“The Expendables” is all too aptly named. This is the epitome of expendable entertainment. There's almost no redeemable qualities and it wastes the talent of its performers and the time of its viewers.
While we're on the subject of the title, which is the name of a group of mercenaries for hire, why would said group choose such a name? It doesn't exactly instill much faith in your clients or your crew. At one point team member Dolph Lundgren throws a fit and goes traitor after he isn't allowed on the latest mission. Dude, haven't you been paying attention: You're expendable.
Directed, co-written and starring Sylvester Stallone, “The Expendables” is meant to be a throwback to the rough-and-tumble shoot-em ups that were Stallone's mainstay in the 1980s and 1990s. It is also meant to act, in theory, as a reunion of all the major action heavyweights from the 1980s through to the 2000s, but this is a bit of a misnomer.
Stallone is here as is Lundgren, his former nemesis from “Rocky IV,” along with Jet Li and the relatively newest action star on the block, Jason Statham. The rest of the roster is filled by ultimate fighter Randy Coutre, wrestler Steve Austin and former football star Terry Crews. These three aren't exactly the shining stars of action films.
Steven Seagal and Jean-Claude Van Damme are sorely missing from this action rodeo. Seagal wisely chose to do “Machete” over this, and Van Damme just flat-out passed on the movie. In a video on YouTube, Van Damme explains he was offered a part, but when he asked Stallone what the character was Stallone didn't have an answer. Never a good sign.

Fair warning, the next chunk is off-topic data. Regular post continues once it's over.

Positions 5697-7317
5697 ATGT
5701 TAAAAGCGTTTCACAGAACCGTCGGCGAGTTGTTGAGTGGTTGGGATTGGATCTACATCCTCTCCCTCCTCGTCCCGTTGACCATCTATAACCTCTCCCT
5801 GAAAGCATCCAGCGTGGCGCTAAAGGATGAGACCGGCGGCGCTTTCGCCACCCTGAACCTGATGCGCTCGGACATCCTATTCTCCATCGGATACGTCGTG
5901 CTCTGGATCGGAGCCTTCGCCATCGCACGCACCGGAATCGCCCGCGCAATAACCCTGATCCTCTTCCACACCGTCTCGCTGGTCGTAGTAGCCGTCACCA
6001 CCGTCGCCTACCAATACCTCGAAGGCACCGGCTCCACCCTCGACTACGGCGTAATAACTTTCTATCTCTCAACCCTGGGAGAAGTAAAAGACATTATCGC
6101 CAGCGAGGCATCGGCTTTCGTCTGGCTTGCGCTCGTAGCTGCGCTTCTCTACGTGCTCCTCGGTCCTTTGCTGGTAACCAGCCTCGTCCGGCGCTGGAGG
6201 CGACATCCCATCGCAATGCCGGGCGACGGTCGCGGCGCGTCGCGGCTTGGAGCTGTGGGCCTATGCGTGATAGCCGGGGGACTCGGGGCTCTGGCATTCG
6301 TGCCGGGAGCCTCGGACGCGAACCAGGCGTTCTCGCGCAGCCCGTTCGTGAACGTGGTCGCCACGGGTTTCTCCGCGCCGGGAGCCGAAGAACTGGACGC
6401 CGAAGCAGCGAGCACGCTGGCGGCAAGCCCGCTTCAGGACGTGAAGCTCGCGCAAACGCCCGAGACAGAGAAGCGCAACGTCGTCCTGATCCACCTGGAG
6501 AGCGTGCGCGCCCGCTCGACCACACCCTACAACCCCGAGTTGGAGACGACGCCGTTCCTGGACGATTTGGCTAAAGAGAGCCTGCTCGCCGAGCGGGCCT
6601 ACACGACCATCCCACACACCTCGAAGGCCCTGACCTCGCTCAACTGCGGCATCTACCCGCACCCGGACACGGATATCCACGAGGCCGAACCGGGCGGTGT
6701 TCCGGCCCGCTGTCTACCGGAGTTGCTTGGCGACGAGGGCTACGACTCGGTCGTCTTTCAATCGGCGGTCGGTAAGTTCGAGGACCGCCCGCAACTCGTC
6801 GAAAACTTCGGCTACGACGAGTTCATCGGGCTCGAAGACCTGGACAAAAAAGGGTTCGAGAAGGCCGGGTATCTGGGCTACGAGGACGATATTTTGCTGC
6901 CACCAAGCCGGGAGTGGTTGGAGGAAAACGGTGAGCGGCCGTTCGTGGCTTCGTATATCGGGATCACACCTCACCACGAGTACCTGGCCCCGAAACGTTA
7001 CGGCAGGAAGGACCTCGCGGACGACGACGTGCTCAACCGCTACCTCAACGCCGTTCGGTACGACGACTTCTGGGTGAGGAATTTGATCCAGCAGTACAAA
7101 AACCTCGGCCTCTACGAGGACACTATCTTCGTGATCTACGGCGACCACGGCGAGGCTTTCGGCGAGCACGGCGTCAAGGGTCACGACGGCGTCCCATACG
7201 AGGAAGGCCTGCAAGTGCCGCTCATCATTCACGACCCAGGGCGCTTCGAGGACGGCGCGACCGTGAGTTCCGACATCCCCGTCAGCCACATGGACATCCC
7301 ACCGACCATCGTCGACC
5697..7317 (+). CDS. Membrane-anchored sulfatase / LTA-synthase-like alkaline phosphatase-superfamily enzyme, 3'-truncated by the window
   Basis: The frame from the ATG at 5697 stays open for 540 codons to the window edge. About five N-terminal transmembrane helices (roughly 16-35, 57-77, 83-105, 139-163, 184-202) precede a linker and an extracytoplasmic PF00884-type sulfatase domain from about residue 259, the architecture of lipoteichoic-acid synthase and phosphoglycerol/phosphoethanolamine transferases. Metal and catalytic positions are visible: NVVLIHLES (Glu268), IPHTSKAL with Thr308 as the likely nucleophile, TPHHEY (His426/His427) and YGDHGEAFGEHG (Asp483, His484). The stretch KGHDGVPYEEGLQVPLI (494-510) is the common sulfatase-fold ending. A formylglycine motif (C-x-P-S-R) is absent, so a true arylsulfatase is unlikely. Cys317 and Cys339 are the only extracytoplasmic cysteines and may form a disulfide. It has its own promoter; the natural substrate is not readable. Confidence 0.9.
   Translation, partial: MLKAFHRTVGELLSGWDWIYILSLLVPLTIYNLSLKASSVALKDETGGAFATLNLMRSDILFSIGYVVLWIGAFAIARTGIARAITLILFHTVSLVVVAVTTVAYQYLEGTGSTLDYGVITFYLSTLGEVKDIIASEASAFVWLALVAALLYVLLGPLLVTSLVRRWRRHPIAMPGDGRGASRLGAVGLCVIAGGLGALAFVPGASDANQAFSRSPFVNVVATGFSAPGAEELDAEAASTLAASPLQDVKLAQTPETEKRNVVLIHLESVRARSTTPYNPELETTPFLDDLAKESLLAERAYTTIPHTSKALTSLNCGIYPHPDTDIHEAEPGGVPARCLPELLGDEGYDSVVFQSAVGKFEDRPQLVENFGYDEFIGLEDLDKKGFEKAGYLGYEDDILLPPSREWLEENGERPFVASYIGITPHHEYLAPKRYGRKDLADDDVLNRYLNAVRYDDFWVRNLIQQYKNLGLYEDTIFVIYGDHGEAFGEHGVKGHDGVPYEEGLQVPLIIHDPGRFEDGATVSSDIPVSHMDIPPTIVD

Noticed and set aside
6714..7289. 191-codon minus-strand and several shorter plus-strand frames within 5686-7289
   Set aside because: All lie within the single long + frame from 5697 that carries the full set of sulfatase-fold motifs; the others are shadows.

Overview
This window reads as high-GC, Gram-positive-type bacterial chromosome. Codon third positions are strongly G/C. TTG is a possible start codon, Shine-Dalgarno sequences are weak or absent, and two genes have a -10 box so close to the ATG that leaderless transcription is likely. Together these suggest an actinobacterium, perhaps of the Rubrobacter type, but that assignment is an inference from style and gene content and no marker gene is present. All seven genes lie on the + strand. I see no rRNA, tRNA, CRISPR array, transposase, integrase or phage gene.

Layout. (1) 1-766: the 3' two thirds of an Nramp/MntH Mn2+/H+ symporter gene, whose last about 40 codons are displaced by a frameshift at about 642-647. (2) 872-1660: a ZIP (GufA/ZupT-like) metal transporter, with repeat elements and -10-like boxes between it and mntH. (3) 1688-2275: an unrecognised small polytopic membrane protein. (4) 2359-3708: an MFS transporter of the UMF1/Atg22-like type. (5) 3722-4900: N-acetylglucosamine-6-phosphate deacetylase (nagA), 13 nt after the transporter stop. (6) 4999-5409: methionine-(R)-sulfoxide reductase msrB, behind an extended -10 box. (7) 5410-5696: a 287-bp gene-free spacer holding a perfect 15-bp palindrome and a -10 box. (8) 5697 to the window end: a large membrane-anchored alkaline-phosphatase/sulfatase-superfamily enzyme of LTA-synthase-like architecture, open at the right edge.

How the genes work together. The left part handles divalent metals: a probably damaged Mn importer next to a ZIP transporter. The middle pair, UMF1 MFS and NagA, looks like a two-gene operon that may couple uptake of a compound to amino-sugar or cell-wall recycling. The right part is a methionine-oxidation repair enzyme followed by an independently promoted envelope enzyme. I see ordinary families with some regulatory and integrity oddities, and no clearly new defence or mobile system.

Trailers for the film have made a big deal out of the presence of Arnold Schwarzenegger and Bruce Willis, but this is just another letdown. Schwarzenegger and Willis share a single scene with Stallone. Seeing these three together should be a major screen moment akin to Al Pacino and Robert DeNiro's scene in “Heat,” but clumsy writing kills the excitement. There's a punchline involving Schwarzeneggar that is suppose to get a big laugh, but it is more groan inducing.
The idea of an action movie reunion is a good one, but Stallone isn't a strong enough of a director visually or tonally to pull it off. If someone like Robert Rodriquez or Quentin Tarantino were at the reins, a knowing homage could have been pulled out of this gimmick.
A movie like this should be fun, but Stallone takes the material far too serious. The plot, what there is of one, involves saving a fictional island country from a dictator who is really just a figure head for a drug lord (Eric Roberts, trying to have fun chewing the scenerybefore it blows up).
Given how many years Stallone has starred in action films and that he has directed a fair share himself, it is amazing how bad an eye he has for composing a good action sequence. The shootouts, explosions and and fist fights are muddled, dimly lit and ultimately boring.
As for the acting, Stallone at this point is nothing more than a juiced-up caricature of himself. Lundgren oddly looks like an anorexic on steroids, and his marble-mouthed line delivery is painful. Coutre and Austin are no better. Statham, who has genuine charisma and acting abilities, tries his best, but is hampered by the lackluster script.
Li is completely wasted. Nearly every line of dialogue about his character is a short joke. Li even has to deliver lines about how he deserves a bigger cut of the money because he is smaller and things are harder for him. I hope in real life Li was given a very large sum of the money for putting up with Stallone's embarrassing, borderline racist attempts at humor.
The one oasis in this wasteland is Mickey Rourke as the crew's tattoo artist and agent of sorts. He only has a few scenes, but he leaves a more lasting impression than anyone else in the movie. He has a monologue about the loss of his soul that actually means something. It belongs in a better movie.